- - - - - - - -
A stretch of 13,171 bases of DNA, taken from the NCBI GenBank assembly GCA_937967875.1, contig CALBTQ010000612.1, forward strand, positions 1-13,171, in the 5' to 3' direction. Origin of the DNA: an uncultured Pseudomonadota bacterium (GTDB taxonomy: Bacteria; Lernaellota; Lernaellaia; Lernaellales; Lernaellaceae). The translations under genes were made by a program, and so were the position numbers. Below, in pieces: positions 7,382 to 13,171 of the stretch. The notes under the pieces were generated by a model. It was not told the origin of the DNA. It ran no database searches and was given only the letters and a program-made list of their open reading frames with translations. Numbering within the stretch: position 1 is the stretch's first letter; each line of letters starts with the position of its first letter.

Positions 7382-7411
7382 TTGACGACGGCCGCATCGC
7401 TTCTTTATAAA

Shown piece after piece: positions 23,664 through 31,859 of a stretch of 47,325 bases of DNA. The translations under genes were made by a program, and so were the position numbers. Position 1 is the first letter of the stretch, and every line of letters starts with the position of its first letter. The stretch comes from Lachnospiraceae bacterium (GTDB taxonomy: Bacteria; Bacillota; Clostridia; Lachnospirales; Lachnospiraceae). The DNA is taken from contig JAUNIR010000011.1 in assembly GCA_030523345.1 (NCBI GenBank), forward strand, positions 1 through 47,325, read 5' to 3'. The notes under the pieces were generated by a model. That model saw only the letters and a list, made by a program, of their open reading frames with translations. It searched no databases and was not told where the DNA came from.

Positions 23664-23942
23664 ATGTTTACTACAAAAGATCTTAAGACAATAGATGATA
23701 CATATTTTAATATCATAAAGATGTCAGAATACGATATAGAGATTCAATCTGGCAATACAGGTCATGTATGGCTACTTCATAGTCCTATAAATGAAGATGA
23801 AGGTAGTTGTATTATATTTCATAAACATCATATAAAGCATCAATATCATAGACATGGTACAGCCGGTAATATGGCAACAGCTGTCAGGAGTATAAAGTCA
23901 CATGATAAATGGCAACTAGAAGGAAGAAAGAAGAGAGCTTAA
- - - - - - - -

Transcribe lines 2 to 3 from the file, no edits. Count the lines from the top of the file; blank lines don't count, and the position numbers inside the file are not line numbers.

Positions 7382-7411
7382 TTGACGACGGCCGCATCGC